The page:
• Nonchalant Dodge: A beautiful one in the final ep. Sang-su attempts to slap Jung-hu who is supposedly working with them and will theoretically have to take it, who dodges, causing SS to slap his own sidekick.
  • Not a Morning Person: Jung-hu, owing to his nocturnal lifestyle.
  • Omniscient Council of Vagueness: Played for chilling realism. The council isn't a group of supernaturally or technologically advanced supermen — it's merely a handful of wealthy and connected politicians and businessmen using their power to control the media and sway public opinion, buy politicians, intimidate the police and murder whoever gets in their way.
  • One Degree of Separation: As symbolized by the photograph from 1981.
  • One-Word Title: Appears to be a Job Title. See Legacy Character.
  • Only in It for the Money: What Healer is supposed to be. Of course, that is before he stumbles across a certain memento macguffin and becomes interested in an inconvenient young reporter ...
  • Parkour: Healer is a true master. Tae-young aspires to be his equal but still has a way to go.
  • Paparazzi: Young-shin works for internet tabloid Someday News as this, chasing celebrity gossip, but dreams of becoming a serious reporter like her idol Mun-ho. Someday News itself shifts from celebrity gossip to hard-hitting investigative journalism after Mun-ho buys them out.
  • Parental Abandonment: Young-shin believes she was subjected to this.
    • Jung-hu's mother remarried after his father's death and left him with his grandmother.
    • Jung-hu's Teacher (Young-jae) left the country after training him and hasn't contacted him in eight years.
  • Pet the Dog: Subverted example. Although Mun-shik sincerely congratulates Young-shin on making an impression (crashing his press conference), Mun-ho is quick to point out that this doesn't absolve him for abandoning her as a child and telling her mother she was dead.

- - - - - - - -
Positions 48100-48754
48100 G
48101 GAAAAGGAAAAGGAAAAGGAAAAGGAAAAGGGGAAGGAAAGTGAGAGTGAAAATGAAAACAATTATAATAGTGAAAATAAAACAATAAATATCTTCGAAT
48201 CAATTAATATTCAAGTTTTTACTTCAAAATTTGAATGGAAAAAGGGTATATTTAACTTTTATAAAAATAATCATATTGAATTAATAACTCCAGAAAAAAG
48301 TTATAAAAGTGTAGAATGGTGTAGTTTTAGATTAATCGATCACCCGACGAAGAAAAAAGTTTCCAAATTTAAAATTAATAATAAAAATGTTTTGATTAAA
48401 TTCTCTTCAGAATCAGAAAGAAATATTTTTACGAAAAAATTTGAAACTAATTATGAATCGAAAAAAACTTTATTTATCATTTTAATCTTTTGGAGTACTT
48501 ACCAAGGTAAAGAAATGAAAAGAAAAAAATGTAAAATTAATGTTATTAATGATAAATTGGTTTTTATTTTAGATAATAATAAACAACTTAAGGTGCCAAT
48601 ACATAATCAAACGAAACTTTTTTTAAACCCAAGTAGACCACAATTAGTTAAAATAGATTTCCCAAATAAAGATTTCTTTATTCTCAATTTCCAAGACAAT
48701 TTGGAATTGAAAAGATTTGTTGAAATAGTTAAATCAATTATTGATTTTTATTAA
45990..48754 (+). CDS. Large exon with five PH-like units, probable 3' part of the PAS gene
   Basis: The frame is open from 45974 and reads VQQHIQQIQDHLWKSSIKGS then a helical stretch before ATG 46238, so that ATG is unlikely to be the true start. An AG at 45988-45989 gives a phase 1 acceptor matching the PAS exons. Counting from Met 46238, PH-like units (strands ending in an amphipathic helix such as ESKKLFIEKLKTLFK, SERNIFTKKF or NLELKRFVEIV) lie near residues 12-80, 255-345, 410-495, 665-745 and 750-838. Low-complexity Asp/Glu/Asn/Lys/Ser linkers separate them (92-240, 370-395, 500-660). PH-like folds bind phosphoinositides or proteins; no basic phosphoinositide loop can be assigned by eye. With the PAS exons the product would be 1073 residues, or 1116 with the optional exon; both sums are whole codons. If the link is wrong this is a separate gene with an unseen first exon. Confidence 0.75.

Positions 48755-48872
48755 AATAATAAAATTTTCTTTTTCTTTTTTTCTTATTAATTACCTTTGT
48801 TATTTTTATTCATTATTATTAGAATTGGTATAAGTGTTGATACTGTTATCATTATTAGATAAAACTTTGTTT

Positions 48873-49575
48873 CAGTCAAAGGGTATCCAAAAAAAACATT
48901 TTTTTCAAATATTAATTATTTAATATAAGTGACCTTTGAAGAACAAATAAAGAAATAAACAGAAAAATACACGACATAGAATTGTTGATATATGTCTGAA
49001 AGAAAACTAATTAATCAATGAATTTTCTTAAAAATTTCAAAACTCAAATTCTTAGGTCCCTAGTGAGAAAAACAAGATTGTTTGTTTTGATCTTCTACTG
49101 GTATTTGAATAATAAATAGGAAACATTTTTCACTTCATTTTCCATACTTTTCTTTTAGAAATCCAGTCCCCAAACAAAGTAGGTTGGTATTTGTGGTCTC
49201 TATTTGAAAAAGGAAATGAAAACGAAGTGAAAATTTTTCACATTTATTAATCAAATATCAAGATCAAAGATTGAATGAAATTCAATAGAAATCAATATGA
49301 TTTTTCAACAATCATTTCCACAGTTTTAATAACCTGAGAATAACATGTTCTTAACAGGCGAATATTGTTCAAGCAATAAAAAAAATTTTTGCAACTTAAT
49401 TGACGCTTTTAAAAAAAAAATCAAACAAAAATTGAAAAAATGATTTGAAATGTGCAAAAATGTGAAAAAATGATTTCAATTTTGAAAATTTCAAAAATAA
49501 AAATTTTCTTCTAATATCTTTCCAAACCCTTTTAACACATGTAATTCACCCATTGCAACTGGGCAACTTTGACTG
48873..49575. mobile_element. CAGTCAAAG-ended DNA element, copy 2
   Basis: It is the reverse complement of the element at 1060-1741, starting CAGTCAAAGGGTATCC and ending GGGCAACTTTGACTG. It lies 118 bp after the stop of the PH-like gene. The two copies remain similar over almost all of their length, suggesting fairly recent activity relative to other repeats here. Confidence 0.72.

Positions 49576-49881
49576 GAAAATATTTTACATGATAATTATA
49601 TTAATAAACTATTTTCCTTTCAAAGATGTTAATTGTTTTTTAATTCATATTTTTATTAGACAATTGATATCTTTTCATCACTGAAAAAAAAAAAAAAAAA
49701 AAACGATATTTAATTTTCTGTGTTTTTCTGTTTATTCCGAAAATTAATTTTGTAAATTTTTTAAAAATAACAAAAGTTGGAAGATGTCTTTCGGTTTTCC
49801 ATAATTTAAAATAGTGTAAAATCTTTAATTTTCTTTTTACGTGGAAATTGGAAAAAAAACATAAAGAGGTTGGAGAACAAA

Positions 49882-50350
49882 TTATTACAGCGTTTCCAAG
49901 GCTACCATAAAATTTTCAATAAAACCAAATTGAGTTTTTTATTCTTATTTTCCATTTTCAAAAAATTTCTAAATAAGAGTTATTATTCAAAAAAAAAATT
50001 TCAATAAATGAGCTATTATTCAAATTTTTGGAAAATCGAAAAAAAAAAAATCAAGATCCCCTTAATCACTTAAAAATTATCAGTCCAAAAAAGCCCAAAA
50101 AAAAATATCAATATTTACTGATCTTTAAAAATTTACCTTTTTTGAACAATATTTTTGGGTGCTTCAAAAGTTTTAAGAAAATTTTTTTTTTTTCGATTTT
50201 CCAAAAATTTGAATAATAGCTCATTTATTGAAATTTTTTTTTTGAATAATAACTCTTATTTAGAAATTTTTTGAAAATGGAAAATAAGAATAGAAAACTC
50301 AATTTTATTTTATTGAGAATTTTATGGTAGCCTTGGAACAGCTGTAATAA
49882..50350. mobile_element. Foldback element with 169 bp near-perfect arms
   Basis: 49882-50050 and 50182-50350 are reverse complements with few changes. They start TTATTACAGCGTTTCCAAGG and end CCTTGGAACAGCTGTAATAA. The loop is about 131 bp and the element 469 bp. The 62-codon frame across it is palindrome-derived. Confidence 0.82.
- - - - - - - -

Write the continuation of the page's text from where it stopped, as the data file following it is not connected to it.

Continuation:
• Plucky Girl: Young-shin.
  • Post-Dramatic Stress Disorder: Myung-hee has an epilepsy-like condition that could possibly kill her if she is exposed to too much emotional stress. Young-shin has panic attacks when exposed to violence, as a result of past trauma.
  • Pre-Mortem One-Liner: Teacher gets one on himself.
    "I told you. I don't have much time."
  • Punctuated Pounding: In the final ep, Jung-hu beats up a couple of thugs who tried to kidnap Young-shin's father and uncle, while formally introducing himself to the latter, apologizing for having deceived them earlier, and warning Young-shin to keep her eyes closed.
  • Rape as Drama: Chae Young-shin exposes a prostitution ring involving high political figures as clients.
  • Relationship Upgrade: Happens around Episode 14, after Young-shin realizes that the mysterious night courier who saved her and the friendly guy from work are the same person.
  • Rescue Romance: Young-shin becomes truly interested in Healer when he saves her from mooks.
  • Roof Hopping: How Healer gets around CCTVs.
  • Secret Identity: Healer, naturally. Keeping his face and name hidden is an essential part of the job. He extends the same courtesy to his clients; all business deals remain anonymous.
  • She Cleans Up Nicely:
    • Ahjumma usually loafs around her computer lair in pyjama pants and unkempt hair. When she dresses up to go out in public, however ...
    • In order to get into Kim Ui-chan's press conference, Mun-ho arranges for Young-shin and Jung-hu to get glammed up so they can gatecrash the engagement party next door and use that to slip in.
  • She-Fu: Male version. One fight literally takes place with Healer bouncing off a construction scaffold as if it's uneven bars.
  • Sleep Cute: When Jung-hu as Bong-su stays the night at Young-shin's house, a sleep-walking Young-shin cuddles up to him. Her father, observing them, first wants to strangle Bong-su, but then realizes how nice it is to see Young-shin sleep so peacefully.
  • The So-Called Coward: Bong-su tends to cower, squeal, and run away ... at which point, Healer generally arrives.
  • Smug Snake: Secretary Oh.
  • Theme Music Powerup: Whenever the main theme is playing, something amazing tends to happen ... or it makes normal things seem amazing.
  • True Companions:
    • One of the driving questions of the series is how the friendship in the parent generation was broken, by whom and in what way.
    • By the end of the series, Jung-hu, Young-shin, Mun-ho and Min-ja have grown into this.
  • Two-Person Love Triangle: Young-shin is interested in both Healer and Bong-su, but says she only has room in her heart for one of them ... Jung-hu, you should have seen this coming.
  • Wig, Dress, Accent: Jung-hu's disguises are pretty much this, especially in his Bong-su persona.
  • Voice with an Internet Connection: Literally in the case of Min-ja, who functions as Healer's eyes and ears.